Harvard University has been ridiculed for its decision to charge full tuition ($49,653), while only offering online classes in the wake of COVID-19.

Media critic Jack Shafer tweets:

Harvard is the new University of Phoenix.

Writer Caitlin Flanagan tweets:

Harvard suckers customers into paying for the world’s most expensive MOOC

Slate business writer Jordan Weissman, however, argues that Harvard is absolutely right to keep tuition high. His argument is revealing, having almost nothing to do with, you know, the quality of the education on offer.

Weissman admits that some of the classes are great—but that is a mere aside to the real meaning of Harvard. Here is the gist of the piece:

Second, it’s arguable whether Harvard students are actually getting cheated out of their money. Yes, remote learning is a drag—I have personally started and quit many a MOOC—but in the end, the main benefit of an Ivy League education isn’t really classes, fantastic as some of them might be.

Schools like Harvard, Stanford, Yale, and Princeton serve as four-year networking events and outsourced HR departments for companies in finance, tech, and media. Spending a semester, or even a whole year, away from campus (only freshmen, seniors, and students who don’t have resources to learn from home will be allowed on) isn’t going to fundamentally change that long-term value proposition. If I were a parent, I might encourage my kid to take a gap year or consider a leave of absence for the fall (both still options), but it’s not clear anybody is wasting their cash by logging in to Cambridge’s Zoom U in September because they want to complete their degree within four years.

In addition to keeping out hoi polloi, the great thing about Harvard’s maintaining its full tuition is that it enables other, lesser schools, to do the same:

But the main point in favor of Harvard’s decision isn’t really about Harvard at all—it’s about the rest of higher education. Decisions made in Cambridge tend to have ripple effects. If Harvard were to waive its tuition entirely this year, or more steeply discount it even for rich kids, it would send a message that online education is simply not worth paying for right now, which is the last thing academia wants to be communicating at a moment when many less prestigious schools are facing a financial reckoning.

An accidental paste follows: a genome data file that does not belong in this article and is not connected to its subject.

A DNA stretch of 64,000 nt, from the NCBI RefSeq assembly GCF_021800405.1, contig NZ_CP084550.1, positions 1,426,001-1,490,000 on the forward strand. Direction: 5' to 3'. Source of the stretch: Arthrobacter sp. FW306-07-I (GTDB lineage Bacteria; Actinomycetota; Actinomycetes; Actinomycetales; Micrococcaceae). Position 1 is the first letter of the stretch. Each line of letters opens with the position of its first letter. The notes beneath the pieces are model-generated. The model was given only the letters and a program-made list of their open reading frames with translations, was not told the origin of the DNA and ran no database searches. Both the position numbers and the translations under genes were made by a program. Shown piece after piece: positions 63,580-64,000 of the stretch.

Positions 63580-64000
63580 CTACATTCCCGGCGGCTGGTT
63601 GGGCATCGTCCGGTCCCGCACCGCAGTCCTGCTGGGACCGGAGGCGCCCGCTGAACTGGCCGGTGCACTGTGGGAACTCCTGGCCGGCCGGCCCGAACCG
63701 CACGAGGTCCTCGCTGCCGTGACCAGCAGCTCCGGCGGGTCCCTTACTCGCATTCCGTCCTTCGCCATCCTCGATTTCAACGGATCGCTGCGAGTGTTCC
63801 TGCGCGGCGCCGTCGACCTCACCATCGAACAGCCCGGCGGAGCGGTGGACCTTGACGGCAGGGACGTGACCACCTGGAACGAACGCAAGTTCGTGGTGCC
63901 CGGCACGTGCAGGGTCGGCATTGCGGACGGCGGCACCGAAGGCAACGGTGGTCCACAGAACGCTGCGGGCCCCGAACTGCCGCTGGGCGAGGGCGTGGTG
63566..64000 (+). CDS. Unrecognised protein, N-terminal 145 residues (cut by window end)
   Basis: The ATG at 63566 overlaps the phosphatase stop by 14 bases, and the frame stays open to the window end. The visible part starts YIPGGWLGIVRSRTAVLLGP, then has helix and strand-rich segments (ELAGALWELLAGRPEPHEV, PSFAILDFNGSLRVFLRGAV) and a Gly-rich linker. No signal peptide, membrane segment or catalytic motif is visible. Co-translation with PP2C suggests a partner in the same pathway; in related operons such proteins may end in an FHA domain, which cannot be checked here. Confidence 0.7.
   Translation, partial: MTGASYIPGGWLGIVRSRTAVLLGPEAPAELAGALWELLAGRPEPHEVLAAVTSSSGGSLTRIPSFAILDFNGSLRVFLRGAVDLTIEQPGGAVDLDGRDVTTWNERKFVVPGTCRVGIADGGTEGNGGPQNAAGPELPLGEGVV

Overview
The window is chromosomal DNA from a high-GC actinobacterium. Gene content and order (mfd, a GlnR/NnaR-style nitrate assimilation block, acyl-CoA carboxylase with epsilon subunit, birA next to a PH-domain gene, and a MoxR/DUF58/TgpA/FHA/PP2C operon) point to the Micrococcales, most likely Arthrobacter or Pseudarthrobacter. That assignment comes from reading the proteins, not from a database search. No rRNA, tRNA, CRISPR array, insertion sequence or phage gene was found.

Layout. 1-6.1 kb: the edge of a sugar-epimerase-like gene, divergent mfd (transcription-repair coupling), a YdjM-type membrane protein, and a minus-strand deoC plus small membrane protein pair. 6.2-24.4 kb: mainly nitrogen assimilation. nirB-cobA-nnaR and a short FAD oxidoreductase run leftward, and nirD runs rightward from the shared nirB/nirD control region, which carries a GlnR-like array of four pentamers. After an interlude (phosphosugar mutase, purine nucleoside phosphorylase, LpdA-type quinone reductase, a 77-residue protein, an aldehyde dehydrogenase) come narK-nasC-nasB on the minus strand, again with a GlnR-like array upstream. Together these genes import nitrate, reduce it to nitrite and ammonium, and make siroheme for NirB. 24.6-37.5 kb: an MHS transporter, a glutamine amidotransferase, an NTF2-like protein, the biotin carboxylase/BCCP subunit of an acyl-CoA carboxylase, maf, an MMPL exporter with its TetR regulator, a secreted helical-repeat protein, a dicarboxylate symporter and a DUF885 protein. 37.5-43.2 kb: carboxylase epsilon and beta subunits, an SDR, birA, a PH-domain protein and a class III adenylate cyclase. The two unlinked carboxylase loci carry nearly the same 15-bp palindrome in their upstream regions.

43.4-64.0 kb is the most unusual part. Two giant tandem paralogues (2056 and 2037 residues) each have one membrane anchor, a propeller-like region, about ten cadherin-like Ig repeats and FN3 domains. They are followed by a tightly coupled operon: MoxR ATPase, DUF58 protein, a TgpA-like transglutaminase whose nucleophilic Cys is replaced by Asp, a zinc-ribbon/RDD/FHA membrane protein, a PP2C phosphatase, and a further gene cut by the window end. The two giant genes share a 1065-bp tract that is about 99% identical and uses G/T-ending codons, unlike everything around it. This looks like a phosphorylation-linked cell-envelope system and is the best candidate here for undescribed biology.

It will also create pressure for other schools with fewer financial resources to follow suit. My guess is that most of America would understand that just because Harvard can afford to lower prices, doesn’t meant public colleges can do the same. But by holding the line on its own tuition, Harvard is probably making it ever so slightly easier for public schools facing real budget pressures to do the same.

College tuition has risen to such an unrealistic level that it is no longer possible for an ambitious young person to work her way through college. The solution to this seemed to be college loans, which are turning out to be so burdensome that the cost of a college degree holds many young Americans in in economic bondage.

Weissman seems to say that high tuition is great because it contributes to a stratified society in which an education meritocracy is able to separate itself from the rest of the country. And not on the basis of education, but simply by erecting barriers.

According to his LinkedIn profile, Weissman is a graduate of Northwestern University in Evanston, Illinois.  Tuition is $54, 568, so we can assume that the networking is at least acceptable because college is not about the education.